Thursday, 9 July 2015

Croatia - part 2

After 3 lazy days of idyllic Baska, it was time to head back to the mainland and further down the coast. Staying away from the motorways, our coastal route took us through one small village after the other, winding alongside the picturesque Adriatic and hairpin bends that nearly met back on themselves. Our destination for the evening was Split - a much larger town than many we had been in and a major ferry port connecting to many of the islands. 

After locating our accomodation for the evening, we ventured into town to organise our ferry tickets for the following morning to cross to the island of Hvar. The Jadrolinija Line is huge, with numerous massive ferries servicing many of the Croatian islands. The ferries themselves are very comfortable and the whole organisation is very professionally run. When you purchase a ticket, it is valid for any crossing on that particular date but you are unable to book a specific time. You turn up well in advance, join the queue and hope that you get on. This can be a little disconcerting if you are running to a schedule but we always managed to make our desired ferry. 
                                                        The foreshore of Split town

Split town and foreshore is a hive of activity (though the above picture you wouldn't think so) with people everywhere - restaurants, bars and cafes along with street entertainment and market stalls. After dinner we wandered for a couple of hours soaking up the holiday atmosphere and people watching. We ventured down into the bowels of the Diocletian Palace and the night markets, and then followed the beautiful sound of tenor voices. We soon found ourselves surfacing under the stage of an operatic performance into a open auditorium, the massive columns of the palace flood lit in pinks and greens and the rich voices echoing through the arena, entertaining the crowds. A music festival was starting the following day and I think this was a final dress rehearsal - the voices, the lighting, the surroundings of the stone walls giving a surreal feeling to the evening. Whilst among the hundreds and hundreds of people walking along the foreshore area, we were suddenly recognised by the daughter of friends that we hadn't seen in 15 years. We had paused to watch and listen as a group of young Aussie accents walked by when suddenly we heard one of the young girls say "hey, I know you - it's Peter and Cathy, isn't it". What a small world this can be.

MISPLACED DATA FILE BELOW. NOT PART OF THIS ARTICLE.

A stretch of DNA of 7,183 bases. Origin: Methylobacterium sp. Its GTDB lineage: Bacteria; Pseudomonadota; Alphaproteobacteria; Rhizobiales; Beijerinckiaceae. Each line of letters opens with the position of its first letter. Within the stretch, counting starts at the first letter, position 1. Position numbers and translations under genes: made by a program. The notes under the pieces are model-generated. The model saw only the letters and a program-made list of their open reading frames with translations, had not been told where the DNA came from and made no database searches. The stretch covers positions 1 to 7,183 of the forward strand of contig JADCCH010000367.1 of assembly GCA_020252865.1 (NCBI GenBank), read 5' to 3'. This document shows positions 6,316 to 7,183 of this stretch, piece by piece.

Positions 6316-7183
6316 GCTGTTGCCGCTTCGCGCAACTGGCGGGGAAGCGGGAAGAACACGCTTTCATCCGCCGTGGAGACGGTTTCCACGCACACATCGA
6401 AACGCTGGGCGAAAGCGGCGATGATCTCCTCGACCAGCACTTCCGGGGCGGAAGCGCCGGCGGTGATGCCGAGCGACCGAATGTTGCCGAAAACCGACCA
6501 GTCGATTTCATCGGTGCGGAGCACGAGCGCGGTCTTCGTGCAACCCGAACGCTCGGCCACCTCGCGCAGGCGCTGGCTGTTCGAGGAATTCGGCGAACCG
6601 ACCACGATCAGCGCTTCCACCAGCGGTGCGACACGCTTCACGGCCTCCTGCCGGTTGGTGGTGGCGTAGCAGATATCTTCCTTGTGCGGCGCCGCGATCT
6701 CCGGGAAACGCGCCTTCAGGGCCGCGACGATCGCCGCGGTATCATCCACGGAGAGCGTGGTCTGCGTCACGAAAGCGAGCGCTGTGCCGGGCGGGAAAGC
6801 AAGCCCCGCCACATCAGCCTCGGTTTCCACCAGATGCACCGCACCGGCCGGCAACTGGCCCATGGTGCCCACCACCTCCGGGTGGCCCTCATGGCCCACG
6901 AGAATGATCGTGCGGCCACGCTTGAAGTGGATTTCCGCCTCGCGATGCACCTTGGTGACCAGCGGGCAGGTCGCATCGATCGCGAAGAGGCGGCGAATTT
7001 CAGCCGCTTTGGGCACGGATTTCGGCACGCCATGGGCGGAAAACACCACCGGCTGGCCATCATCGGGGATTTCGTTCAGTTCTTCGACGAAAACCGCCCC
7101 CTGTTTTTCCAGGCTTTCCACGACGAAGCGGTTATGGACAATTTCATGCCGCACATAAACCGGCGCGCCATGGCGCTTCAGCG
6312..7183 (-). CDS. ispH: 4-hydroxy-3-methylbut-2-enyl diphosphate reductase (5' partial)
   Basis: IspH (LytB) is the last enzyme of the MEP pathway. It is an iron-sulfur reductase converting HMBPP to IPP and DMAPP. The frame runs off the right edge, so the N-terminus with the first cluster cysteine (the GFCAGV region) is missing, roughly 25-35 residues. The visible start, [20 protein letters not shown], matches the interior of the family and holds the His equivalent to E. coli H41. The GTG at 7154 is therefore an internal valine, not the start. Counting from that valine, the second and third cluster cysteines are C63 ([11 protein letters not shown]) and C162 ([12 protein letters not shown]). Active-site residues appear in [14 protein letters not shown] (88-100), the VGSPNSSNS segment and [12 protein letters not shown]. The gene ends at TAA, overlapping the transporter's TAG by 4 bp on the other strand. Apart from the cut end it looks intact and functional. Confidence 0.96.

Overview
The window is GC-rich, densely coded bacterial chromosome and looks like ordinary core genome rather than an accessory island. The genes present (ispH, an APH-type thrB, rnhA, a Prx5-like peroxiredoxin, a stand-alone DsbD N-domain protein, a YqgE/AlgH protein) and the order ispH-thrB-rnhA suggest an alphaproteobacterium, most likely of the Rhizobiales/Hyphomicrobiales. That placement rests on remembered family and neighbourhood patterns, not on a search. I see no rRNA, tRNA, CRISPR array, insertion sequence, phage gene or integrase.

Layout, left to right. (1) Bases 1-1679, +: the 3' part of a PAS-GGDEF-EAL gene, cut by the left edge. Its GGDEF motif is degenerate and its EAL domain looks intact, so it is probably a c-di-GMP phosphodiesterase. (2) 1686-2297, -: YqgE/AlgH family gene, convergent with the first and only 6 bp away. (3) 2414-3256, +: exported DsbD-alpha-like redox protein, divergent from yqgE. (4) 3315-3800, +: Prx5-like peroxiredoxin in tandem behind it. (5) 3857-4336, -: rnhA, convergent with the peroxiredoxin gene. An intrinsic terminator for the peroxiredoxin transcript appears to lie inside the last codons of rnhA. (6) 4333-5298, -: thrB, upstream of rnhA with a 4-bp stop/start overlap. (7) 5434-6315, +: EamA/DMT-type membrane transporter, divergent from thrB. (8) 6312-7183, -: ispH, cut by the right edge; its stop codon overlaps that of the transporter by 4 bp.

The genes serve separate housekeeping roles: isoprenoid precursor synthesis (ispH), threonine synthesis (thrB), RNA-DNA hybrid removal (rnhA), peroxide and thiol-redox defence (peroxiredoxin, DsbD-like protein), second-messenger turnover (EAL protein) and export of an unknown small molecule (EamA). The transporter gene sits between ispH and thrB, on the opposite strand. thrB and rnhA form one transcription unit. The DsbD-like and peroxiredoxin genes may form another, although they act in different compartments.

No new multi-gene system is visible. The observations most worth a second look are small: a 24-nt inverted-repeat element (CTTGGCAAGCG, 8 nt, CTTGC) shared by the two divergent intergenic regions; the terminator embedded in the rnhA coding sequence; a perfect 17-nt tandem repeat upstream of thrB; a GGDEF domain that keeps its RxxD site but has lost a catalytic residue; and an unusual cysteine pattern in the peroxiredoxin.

The 5 tenors dress rehearsal performance in the Diocletian Palace - Split


             The alleyways around the Palace.                         Pulling away from Split on the ferry

The island of Hvar was our next destination. A 2 hour crossing on milk pond waters with yachts everywhere (all having to motor with lack of wind) saw us pulling in to one of the greener, more lusher looking islands than many we had seen. As we drove to our campsite, we passed through olive groves, orchards of peach and fig trees, vineyards everywhere and the villages full of brilliant coloured bougainvillea and oleander. We were told this was a very pretty island and it certainly was. The campground again was a great location with swimming areas off tessellated rocks. It was well equipped with facilities, and like many had small fridges for rent. This enabled us to keep supplies for lunch cold, as well as our drinking water. We were only a short walk into Vrbroska, a small Fishermans village with a couple of restaurants overlooking the water and we alternated with dining in the ground and eating in the village.


                                              The small Fishermans village of Vrboska 


                                           Local pleasure boats moored in the harbour


             Tessellated rocks at the foreshore in the camp ground - steps built in for access

Up early on our day of departure and a drive the length of the island to get to where the ferry would take us back across to the mainland. It was then a 30 minute drive down the coast to where another ferry took us across to a peninsula to Orebic. This seemed a crazy thing to be doing but was something we hadn't anticipated. If you follow the Croatian coastline all the way south, you actually have to enter and pass through a 10km stretch of Bosnia Herzegovina known as the Neum Line. We hadn't listed this country with our insurance company (not realising we would pass through it) so therefore weren't covered for travel. That along with getting visas made it all too difficult, so we made the crossing by ferry in order to side step the area and apparently most people do it this way. We were also stopping on the peninsula for my birthday and Pete had booked a special hotel for the occasion.